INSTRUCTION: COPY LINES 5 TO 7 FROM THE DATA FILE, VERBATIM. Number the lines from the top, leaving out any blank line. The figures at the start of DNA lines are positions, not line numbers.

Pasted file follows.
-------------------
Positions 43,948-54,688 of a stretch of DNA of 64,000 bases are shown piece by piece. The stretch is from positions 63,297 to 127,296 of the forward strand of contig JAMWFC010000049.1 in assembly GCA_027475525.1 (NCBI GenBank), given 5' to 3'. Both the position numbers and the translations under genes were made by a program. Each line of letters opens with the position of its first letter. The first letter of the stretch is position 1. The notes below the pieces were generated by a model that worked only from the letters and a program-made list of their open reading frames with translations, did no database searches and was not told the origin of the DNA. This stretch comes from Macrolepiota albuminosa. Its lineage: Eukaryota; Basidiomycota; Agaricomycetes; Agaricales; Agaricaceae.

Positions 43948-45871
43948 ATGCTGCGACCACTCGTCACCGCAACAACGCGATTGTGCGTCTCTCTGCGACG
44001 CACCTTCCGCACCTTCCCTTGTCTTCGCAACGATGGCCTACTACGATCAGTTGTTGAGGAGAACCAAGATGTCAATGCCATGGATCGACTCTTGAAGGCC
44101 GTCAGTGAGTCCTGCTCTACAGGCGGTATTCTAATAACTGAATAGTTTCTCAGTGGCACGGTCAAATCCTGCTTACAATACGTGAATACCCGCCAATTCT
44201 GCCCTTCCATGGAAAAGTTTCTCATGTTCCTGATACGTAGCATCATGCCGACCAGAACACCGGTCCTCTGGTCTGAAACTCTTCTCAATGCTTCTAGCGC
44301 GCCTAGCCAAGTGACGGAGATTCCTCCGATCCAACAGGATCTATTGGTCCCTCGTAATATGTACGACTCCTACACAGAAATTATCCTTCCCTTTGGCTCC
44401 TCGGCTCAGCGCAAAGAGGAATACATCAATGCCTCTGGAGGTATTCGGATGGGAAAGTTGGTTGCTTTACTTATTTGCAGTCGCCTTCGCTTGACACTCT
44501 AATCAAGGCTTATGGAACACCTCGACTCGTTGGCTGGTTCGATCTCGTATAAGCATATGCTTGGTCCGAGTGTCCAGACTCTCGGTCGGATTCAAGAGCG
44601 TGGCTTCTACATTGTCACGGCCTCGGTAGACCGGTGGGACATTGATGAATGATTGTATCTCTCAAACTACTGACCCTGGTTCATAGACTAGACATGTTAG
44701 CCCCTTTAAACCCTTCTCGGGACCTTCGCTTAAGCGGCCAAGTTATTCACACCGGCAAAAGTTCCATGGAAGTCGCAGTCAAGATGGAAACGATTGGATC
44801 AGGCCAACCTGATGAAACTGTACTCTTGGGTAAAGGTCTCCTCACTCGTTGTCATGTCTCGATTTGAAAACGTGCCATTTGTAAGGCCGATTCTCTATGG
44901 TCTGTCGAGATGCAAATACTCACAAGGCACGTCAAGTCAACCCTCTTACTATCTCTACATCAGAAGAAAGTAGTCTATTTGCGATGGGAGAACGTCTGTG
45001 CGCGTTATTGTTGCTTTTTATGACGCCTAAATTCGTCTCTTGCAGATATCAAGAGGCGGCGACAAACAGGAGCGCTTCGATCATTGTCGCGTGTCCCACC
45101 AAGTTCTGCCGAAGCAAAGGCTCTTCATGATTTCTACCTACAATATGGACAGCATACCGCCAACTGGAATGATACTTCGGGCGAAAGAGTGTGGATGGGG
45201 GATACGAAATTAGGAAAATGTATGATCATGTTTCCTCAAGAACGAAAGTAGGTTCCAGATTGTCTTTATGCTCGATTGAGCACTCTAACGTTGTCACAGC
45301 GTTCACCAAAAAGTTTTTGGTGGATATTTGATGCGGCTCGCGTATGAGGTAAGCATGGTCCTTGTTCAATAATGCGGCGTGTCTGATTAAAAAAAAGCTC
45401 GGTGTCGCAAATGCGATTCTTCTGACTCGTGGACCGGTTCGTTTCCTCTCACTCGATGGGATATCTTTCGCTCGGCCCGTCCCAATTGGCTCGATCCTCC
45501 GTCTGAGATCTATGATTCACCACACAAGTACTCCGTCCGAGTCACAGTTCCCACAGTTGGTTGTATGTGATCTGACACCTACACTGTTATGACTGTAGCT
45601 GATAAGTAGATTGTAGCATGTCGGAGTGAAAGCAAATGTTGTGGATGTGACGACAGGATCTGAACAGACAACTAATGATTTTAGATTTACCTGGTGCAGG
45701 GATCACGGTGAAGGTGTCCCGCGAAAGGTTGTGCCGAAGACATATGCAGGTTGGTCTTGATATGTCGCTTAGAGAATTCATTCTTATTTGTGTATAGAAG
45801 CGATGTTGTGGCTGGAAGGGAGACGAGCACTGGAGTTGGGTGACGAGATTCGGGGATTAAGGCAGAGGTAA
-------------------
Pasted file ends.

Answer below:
44101 GTCAGTGAGTCCTGCTCTACAGGCGGTATTCTAATAACTGAATAGTTTCTCAGTGGCACGGTCAAATCCTGCTTACAATACGTGAATACCCGCCAATTCT
44201 GCCCTTCCATGGAAAAGTTTCTCATGTTCCTGATACGTAGCATCATGCCGACCAGAACACCGGTCCTCTGGTCTGAAACTCTTCTCAATGCTTCTAGCGC
44301 GCCTAGCCAAGTGACGGAGATTCCTCCGATCCAACAGGATCTATTGGTCCCTCGTAATATGTACGACTCCTACACAGAAATTATCCTTCCCTTTGGCTCC